The Forgotten Genius of Sport
Just before the flame was doused at the Closing Ceremony of the Rio Olympic Games Sunday night, Thomas Bach, the IOC President, mentioned the name of the man who started it all. As he awarded the Olympic Cup to six representative Cariocas—the gracious hosts of Rio—Bach described it as an award created 120 years ago “by our founder, Pierre de Coubertin.”
There it was—the name of the genius of sport who gave birth to this great global festival, but a name that for the most part has been lost in the folds of history. The modern Olympic Movement seldom tells its origin story. And that’s a shame. Because it’s a powerful, biographical story of a small man with a giant spirit, a French aristocrat with an unrelenting drive and a vision for building a better world through sport. It’s a heartbreaking story of personal tragedy, financial sacrifice and end-of-life anonymity that nevertheless propelled the Olympic Games to become the world’s greatest recurring celebration of humanity.
It is, of course, the untold story of Baron Pierre de Coubertin—a man who must rank today as one of history’s greatest forgotten heroes. People all over the world know, admire and follow his legacy, but few know his name. More than 3.5 billion people—half the world’s population—watched, streamed or followed some part of the Rio 2016 Olympic Games. But across thousands of hours of Olympic broadcasts and billions of digital impressions, it is unlikely that the name of Coubertin registered at all.
And yet, his personal imprint was seen everywhere. As John MacAloon wrote in This Great Symbol in 1981, “No modern institution so important as the Olympics owes its existence so fully to the actions of a single person … Moreover, for all the vast changes that have accrued to the Games since their first celebration in 1896, they still bear indelibly—from their flag to their official ideology—the stamp of Pierre de Coubertin.”
Coubertin was born in Paris on January 1, 1863, the very day that Abraham Lincoln signed the Emancipation Proclamation. While that is pure coincidence, it is a fact that Coubertin spent his life—and his family fortune—liberating people through sport. When he was eight, he saw the disastrous effects of war as the Prussians sieged Paris and starved the 200,000 residents of the city in the 1870 Franco-Prussian War. When he was eleven, the Germans began a six-year excavation of Ancient Olympia and his young imagination was inflamed as the classical world suddenly leaped from the pages of his Jesuit school books in statues, monuments and stories of Olympic legends long lost. As a young aristocrat in Belle Époque Paris, he embraced the egalitarian values of the Third Republic and gained powerful political allies as he led the effort to introduce sport into the sterile French education system of the time, borrowing the model of games for schoolboys pioneered in Great Britain by Thomas Arnold of Rugby.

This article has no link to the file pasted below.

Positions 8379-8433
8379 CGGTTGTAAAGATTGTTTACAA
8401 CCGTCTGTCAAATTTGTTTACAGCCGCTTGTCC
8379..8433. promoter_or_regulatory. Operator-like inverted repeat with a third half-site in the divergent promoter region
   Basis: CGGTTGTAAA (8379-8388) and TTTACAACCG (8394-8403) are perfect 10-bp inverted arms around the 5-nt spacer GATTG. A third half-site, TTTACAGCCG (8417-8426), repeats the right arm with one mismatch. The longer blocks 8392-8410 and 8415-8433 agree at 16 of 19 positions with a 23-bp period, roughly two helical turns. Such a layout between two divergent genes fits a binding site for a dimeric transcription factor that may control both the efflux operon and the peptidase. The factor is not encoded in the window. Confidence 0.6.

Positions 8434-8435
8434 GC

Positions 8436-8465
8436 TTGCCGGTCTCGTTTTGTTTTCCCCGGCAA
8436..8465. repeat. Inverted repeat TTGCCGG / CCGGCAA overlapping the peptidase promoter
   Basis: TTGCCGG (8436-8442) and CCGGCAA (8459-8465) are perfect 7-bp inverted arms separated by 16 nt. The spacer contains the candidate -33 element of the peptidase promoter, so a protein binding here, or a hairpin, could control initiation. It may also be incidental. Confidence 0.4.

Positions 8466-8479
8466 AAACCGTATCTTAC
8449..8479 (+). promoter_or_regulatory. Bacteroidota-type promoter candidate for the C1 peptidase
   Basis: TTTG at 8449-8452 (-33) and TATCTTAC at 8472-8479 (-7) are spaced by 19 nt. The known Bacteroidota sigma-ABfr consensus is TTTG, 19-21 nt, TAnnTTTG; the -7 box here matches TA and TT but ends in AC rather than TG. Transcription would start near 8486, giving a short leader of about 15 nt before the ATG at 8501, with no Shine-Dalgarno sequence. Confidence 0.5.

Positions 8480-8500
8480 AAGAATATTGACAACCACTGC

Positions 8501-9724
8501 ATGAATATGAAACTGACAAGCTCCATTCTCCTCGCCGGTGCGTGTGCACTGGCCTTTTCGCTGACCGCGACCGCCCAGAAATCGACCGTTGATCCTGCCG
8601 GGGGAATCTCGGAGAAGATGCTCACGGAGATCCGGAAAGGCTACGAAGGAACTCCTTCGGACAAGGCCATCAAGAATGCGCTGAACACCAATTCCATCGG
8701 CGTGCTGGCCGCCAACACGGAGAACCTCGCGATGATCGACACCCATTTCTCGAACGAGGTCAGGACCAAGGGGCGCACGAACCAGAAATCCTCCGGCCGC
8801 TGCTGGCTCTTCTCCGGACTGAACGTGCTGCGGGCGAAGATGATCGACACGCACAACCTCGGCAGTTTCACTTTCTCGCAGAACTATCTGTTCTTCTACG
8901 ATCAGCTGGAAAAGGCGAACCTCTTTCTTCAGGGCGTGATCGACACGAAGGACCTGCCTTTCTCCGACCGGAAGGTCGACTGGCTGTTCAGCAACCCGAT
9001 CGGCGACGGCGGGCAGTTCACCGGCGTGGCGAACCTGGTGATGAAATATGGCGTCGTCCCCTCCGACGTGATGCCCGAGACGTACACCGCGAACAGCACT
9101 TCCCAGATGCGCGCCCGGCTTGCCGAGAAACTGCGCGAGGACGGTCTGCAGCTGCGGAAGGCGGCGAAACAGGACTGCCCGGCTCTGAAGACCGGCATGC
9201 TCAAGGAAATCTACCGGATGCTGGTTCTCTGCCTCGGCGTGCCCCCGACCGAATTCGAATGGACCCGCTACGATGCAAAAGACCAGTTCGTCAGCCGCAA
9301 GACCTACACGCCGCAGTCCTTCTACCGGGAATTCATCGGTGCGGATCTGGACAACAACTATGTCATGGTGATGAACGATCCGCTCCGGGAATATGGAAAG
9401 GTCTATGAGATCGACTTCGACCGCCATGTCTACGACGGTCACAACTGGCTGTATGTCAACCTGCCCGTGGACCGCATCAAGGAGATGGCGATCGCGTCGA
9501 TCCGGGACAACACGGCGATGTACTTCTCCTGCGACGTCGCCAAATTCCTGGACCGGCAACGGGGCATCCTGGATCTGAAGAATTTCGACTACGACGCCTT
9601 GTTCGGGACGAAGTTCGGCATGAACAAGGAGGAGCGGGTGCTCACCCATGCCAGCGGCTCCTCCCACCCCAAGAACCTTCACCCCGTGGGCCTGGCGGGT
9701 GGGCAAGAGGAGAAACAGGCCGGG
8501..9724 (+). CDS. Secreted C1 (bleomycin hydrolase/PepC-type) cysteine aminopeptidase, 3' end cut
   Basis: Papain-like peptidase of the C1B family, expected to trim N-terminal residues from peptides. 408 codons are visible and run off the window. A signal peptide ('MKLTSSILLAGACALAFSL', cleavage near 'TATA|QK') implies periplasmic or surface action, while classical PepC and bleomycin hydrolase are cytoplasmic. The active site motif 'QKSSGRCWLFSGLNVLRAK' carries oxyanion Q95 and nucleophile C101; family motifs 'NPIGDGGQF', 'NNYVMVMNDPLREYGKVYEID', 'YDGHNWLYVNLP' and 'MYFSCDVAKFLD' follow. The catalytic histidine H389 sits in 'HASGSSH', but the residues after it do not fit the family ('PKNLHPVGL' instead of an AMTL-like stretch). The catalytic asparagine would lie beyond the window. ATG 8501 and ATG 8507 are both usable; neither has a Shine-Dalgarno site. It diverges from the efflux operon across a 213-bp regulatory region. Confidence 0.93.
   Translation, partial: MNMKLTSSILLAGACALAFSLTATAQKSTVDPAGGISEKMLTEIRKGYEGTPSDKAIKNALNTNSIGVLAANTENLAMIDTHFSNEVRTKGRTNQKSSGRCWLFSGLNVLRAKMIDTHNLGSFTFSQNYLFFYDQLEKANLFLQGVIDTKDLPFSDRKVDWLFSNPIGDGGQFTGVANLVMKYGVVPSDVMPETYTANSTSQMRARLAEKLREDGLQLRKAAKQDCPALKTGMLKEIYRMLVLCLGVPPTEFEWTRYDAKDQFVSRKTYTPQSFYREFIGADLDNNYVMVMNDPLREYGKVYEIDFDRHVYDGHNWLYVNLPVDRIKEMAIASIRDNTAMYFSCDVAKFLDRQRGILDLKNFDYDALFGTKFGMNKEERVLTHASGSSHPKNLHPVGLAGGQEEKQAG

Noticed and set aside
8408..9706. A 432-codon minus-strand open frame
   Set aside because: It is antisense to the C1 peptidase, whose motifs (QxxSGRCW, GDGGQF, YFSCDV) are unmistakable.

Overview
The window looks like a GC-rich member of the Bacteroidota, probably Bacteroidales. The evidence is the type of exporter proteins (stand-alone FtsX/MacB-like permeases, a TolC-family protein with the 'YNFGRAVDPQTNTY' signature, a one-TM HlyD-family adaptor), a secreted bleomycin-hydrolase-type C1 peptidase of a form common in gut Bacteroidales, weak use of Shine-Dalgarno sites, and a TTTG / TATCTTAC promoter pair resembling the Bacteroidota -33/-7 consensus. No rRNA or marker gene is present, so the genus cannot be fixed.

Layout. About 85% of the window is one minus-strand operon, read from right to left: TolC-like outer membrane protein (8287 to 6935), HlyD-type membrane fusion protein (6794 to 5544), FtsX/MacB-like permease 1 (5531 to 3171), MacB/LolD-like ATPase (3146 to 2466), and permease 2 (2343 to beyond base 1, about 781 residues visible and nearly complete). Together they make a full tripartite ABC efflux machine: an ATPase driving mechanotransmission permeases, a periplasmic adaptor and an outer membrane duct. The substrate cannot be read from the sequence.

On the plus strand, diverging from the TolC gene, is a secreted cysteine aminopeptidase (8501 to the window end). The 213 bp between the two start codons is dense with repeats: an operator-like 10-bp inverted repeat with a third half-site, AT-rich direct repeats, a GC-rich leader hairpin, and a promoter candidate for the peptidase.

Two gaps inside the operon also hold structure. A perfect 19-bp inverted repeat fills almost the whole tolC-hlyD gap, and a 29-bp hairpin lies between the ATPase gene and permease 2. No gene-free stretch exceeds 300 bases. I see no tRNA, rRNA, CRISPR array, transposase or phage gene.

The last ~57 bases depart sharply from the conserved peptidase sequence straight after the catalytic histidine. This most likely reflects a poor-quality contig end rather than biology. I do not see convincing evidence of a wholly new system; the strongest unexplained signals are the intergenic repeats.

At twenty-six, he saw the grand possibilities of international events as the Eiffel Tower crowned the 1889 Paris Universal Exposition—and he organized the world’s first Congress on Physical Education as part of its program. As his mentor and former Prime Minister of France, Jules Simon, delivered a keynote address at the first Universal Peace Congress during the fair, Coubertin envisioned something even greater—a global festival of youth that would unite our world in friendship and peace through sport.
Five years later, in the great hall of the Sorbonne, as he led 2000 delegates to resurrect of the Olympic Games in modern form, he said, “We shall not have peace until the prejudices which now separate the different nations shall have been outlived. To attain this end, what better means than to bring the youth of all countries periodically together for amicable trials of muscular strength and agility.”
Today, in the match set of crises in global sport that haunted Brazil’s host city in the run up to the Games—doping scandals, bribery, corruption, fixed construction contracts, political turmoil, polluted waters, striking police carrying ‘Welcome to Hell’ signs and mosquitoes carrying Zika—it was easy to overlook the extraordinary success of the movement that Coubertin launched in 1894. But when the last torch relay runner lit the cauldron in the Opening Ceremony on August 5th, the modern Olympic Movement completed a 122-year journey across the border of its fifth continent.
Despite the calamitous chorus of those criticizing the Games, the Olympic Movement ranks, by almost every measure, as the most successful international movement of the 20th century. Its value to our world reaches far beyond the heroic athletic feats and thrills of the competition that riveted people everywhere. In its symbols and rituals, the Olympic Movement fills our fractious world with hope and in Rio it showed us once again—as the nations of our world marched into the arena in a full display of human diversity—that the things we have in common are far more powerful than the things that divide us.
And that is an extraordinary tribute to the life and vision of a 5’ 3” Frenchman who should be remembered—and celebrated—as a hero for our times and the genius of sport that he clearly was.